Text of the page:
Obstetrical brachial plexus palsy is a common birth injury to nerves passing through the brachial plexus that may result in structural and functional abnormalities. Individual joint trajectories from kinematic analyses have been used to evaluate the source and extent of abnormalities. Here, two summary measures of limb kinematics were utilized: 1) the Arm Profile Score summarizing upper limb joint kinematic abnormalities from a typical pattern across a task, and 2) the recently developed Multi-joint Coordination Measure using principal component analysis to characterize typical coordination of multiple joints throughout a task and compute deviations in time and space. Our aim was to compare these kinematic measures in persons with and without injury and relate these to clinical and functional scales.Methods
3D kinematic data from 10 upper limb joints were collected on 15 children and adolescents with obstetrical brachial plexus palsy and 21 controls during a reach-to-grasp task in both limbs. The two kinematic measures were computed and correlated with each other and the Mallet and ABILIHAND-Kids.Findings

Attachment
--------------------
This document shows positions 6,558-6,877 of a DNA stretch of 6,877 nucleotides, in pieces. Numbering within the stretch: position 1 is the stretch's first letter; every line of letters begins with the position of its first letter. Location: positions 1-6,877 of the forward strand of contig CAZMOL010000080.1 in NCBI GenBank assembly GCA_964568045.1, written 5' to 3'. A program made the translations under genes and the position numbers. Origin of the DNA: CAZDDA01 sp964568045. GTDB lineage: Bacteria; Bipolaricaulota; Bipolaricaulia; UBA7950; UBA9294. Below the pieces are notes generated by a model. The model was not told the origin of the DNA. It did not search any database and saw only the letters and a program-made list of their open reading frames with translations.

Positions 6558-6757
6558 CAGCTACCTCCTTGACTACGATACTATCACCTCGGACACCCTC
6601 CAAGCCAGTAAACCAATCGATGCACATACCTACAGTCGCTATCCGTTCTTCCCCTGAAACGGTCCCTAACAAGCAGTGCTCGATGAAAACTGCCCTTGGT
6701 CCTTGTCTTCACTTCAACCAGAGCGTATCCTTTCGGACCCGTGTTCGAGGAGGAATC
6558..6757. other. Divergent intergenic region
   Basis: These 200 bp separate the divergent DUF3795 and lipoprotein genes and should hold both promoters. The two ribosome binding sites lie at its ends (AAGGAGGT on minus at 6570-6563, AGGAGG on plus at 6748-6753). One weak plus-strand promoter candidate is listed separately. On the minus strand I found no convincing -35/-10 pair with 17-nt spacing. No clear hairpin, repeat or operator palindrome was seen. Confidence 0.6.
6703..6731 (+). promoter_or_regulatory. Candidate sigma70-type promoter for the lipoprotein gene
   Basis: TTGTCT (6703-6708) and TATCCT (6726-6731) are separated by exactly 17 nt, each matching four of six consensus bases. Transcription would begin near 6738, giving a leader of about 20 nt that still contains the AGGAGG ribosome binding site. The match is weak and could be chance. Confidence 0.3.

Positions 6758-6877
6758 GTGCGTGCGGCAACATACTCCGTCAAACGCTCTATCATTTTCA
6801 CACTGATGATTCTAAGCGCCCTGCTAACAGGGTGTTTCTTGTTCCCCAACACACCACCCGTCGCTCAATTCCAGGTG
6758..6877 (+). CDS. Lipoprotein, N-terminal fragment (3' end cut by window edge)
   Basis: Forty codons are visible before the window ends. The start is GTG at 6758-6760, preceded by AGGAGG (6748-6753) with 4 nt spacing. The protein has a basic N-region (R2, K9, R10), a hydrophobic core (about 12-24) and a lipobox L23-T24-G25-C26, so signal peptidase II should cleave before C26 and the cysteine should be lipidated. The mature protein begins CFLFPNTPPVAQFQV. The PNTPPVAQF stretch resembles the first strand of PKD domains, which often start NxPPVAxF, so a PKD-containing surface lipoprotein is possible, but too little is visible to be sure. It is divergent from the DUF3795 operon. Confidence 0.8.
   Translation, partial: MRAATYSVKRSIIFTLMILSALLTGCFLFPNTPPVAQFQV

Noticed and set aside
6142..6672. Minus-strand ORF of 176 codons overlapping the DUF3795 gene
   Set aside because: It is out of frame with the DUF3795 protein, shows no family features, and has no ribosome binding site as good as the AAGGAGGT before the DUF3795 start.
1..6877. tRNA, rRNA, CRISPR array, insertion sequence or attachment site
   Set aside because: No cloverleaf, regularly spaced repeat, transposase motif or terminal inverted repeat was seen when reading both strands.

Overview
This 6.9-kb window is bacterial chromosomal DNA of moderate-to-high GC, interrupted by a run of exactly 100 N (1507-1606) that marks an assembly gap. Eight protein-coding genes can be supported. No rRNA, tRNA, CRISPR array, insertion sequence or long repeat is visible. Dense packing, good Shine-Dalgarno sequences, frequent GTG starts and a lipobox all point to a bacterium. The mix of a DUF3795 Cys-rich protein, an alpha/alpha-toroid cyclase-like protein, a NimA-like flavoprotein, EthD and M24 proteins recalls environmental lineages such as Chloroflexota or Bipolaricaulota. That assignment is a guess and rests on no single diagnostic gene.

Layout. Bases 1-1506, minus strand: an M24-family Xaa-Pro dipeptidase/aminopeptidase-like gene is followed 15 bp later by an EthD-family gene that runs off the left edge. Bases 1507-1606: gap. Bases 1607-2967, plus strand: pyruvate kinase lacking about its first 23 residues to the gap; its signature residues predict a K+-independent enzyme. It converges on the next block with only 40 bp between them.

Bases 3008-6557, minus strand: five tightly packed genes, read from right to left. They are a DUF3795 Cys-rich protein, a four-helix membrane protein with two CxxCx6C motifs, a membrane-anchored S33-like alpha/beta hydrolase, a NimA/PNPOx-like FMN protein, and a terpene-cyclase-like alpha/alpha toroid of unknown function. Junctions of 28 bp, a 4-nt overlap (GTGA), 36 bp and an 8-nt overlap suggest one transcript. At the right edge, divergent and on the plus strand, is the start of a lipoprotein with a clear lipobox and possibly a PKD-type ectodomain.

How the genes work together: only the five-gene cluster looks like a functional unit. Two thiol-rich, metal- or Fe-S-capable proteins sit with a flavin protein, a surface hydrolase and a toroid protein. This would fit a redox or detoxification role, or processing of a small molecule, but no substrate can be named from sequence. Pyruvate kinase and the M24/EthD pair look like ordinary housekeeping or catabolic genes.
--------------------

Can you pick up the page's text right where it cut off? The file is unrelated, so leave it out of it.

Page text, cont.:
Both measures revealed that joint angles primarily contributing to shoulder and wrist motion were most prominently affected in the non-dominant limb in obstetrical brachial plexus palsy, with the Multi-joint Coordination Measure additionally indicating when in the motion coordination worsens. These were moderately interrelated but neither correlated with other scales.Interpretation
The Multi-joint Coordination Measure, while related to the Arm Profile Score, may have additional utility for individualized treatment planning and evaluation of any motor task due to the unique spatial-temporal information provided.